I’m pretty sure Worchihan and I had one of the easiest weddings ever. Well, at least it was easy for me. I did ALMOST nothing.
How is that possible, you might ask? To be fair (to myself), the location determined pretty much everything — especially the fact that I wasn’t going to be a lot of help — and made the decisions easy.
When to get married? We got engaged on November 4 (Worchihan had a pretty sweet reason for asking me on this particular day) and visited Worchihan’s family in the village that Christmas. Our next shared holiday was Songkran, the 3 days + a weekend mid-April Thai new year celebration, so that was the obvious choice. When you are as old as we were when we got engaged (Worchihan was 29 and I was 30), you gotta get married. Fast.
Where to get married? There wasn’t much to consider. Before moving to Bangkok, I hadn’t lived anywhere longer than 3 years since I was 13; my parents and my brother had, like me, also left the States, so it didn’t make sense to get married there. Also, Worchihan’s family is large and wouldn’t have been able to come to the wedding if it wasn’t in his village, so his village it was and we really couldn’t have had it anywhere better. (Stay tuned for Our Wedding Part 2 for proof.)
So where exactly in the village? Village weddings are usually held in the village church (most Tangkhul villages have only one church), but Worchihan figured the church would be too small. Worchihan’s village is high up in the mountains of Manipur about 40 miles from the Burmese border — it’s all open space, fresh air, green, brown and blue. There’s a mountaintop a couple minutes’ walk from Worchihan’s house and this is the place he chose to marry me. (Sometimes I ask him why he wanted to marry ME — sometimes I think even I wouldn’t have wanted to marry me. But moving on.)
What to wear? Considering I’d never wanted to wear the traditional white dress, it was never in the
closet running. I love the (mostly) red traditional Tangkhul kashan (heavy wraparound skirt) that Tangkhul women have traditionally worn when they get married (though few wear them now) and I knew Worchihan’s mom would appreciate my wearing it. Add a white shirt, my favorite sandals from Woolworth’s in South Africa and DONE!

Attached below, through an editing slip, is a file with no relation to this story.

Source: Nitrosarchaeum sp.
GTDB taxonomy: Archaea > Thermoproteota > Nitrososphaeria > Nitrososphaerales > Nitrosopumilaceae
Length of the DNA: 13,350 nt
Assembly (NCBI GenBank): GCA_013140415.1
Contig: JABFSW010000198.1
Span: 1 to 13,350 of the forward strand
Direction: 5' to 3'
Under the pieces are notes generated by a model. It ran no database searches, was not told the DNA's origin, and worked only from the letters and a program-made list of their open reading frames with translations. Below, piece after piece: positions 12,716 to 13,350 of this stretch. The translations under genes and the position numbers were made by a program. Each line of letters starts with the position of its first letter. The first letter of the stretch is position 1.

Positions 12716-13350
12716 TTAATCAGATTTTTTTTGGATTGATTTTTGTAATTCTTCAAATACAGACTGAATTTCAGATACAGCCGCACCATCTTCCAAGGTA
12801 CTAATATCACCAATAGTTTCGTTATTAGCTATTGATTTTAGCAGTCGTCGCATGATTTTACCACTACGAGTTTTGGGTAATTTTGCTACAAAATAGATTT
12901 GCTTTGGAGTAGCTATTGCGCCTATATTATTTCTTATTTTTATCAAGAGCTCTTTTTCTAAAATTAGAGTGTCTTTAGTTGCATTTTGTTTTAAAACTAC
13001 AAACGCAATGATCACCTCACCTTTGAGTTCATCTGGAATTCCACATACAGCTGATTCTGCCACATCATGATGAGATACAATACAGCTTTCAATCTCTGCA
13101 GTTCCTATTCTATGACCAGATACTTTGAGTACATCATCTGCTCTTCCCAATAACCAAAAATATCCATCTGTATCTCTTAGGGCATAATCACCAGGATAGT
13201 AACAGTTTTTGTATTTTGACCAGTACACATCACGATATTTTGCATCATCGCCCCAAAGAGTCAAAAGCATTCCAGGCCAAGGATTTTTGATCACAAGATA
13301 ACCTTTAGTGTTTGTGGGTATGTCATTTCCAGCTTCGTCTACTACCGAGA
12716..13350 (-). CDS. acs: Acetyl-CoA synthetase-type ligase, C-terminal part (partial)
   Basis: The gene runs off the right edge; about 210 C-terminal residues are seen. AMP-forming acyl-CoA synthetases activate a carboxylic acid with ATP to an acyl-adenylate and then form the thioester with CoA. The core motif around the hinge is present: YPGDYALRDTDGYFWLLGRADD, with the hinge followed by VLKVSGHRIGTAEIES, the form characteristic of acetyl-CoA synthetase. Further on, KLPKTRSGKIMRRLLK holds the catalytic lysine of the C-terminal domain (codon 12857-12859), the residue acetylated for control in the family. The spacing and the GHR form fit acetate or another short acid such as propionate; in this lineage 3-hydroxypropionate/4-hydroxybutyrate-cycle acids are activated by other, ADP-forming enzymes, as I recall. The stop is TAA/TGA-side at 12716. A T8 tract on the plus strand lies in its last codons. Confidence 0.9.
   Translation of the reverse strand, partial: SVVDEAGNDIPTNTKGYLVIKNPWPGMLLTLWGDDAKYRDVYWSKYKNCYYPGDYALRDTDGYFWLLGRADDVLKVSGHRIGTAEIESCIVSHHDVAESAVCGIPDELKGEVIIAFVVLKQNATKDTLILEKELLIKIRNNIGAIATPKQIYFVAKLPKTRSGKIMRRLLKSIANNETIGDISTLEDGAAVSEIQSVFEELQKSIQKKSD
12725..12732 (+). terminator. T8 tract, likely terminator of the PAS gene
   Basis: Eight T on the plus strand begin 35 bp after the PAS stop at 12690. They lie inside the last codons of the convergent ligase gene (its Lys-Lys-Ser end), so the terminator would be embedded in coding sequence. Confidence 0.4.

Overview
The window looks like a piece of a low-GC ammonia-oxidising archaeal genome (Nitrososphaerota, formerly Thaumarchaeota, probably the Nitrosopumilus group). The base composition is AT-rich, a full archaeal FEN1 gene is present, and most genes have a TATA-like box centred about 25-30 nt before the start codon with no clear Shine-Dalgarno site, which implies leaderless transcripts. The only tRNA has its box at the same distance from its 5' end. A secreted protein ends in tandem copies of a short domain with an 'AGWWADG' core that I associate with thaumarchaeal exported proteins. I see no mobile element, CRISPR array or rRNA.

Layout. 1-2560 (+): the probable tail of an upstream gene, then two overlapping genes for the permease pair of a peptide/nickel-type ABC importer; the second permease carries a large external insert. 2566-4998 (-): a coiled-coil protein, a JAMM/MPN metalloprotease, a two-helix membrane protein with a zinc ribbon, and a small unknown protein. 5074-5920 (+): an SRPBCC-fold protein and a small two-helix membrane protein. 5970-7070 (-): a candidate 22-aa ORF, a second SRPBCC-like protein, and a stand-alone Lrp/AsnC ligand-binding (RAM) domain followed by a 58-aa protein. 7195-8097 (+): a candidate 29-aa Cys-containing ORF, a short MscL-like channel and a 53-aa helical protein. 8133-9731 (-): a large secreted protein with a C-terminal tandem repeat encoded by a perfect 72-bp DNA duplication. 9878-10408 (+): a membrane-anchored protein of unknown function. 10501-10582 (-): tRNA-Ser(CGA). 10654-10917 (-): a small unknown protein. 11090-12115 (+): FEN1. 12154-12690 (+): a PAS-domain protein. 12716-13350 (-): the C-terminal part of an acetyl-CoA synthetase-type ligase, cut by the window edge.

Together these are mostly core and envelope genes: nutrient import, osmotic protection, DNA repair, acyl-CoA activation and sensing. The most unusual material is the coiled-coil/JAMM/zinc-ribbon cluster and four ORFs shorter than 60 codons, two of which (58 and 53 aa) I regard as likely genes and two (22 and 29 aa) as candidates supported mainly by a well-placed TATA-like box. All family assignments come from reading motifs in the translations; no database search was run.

Who to invite? When you get married in the village, you invite the whole village. Add in all of Worchihan’s family — he has 100 first cousins, so… I sent invitations to my family and friends because I wanted them to know I was (finally!) getting married, but I knew they wouldn’t be able to come.
What about food? The answer to that can only be buffalo. Buffalo is traditionally served at Naga weddings (this is one reason we bought a buffalo); our particular buffalo was a gift from Worchihan’s uncles. Pigs, chickens, and fish were also involved, as well as kilos and kilos of rice. And for dessert? Apples and oranges, their traditional dessert.
The photographer? Worchihan had talked to two friends, one of which would be available only if he wasn’t on a movie crew in south India. This was the only real wedding anxiety I had, but the photographer made it, and three days after the wedding, we picked up several DVDs with all our pictures and videos. ALL our pictures — no package required.
So who did all the work? Worchihan made the plans and his relatives and fellow villagers did the work. ALL the work. Let’s give CREDIT where CREDIT is due.
The villagers are incredibly hardworking and incredibly generous. There’s no way Worchihan’s family could have done this on their own. Would you believe that this is how all village events are brought to life? This is actually common practice in the village, which I think I can learn something from, number 1 being that maybe it’s time to move to the village!
Part 2 — our actual wedding — is coming soon!
*Special thanks to Worchihan’s relatives and fellow villagers for giving us a wedding of dreams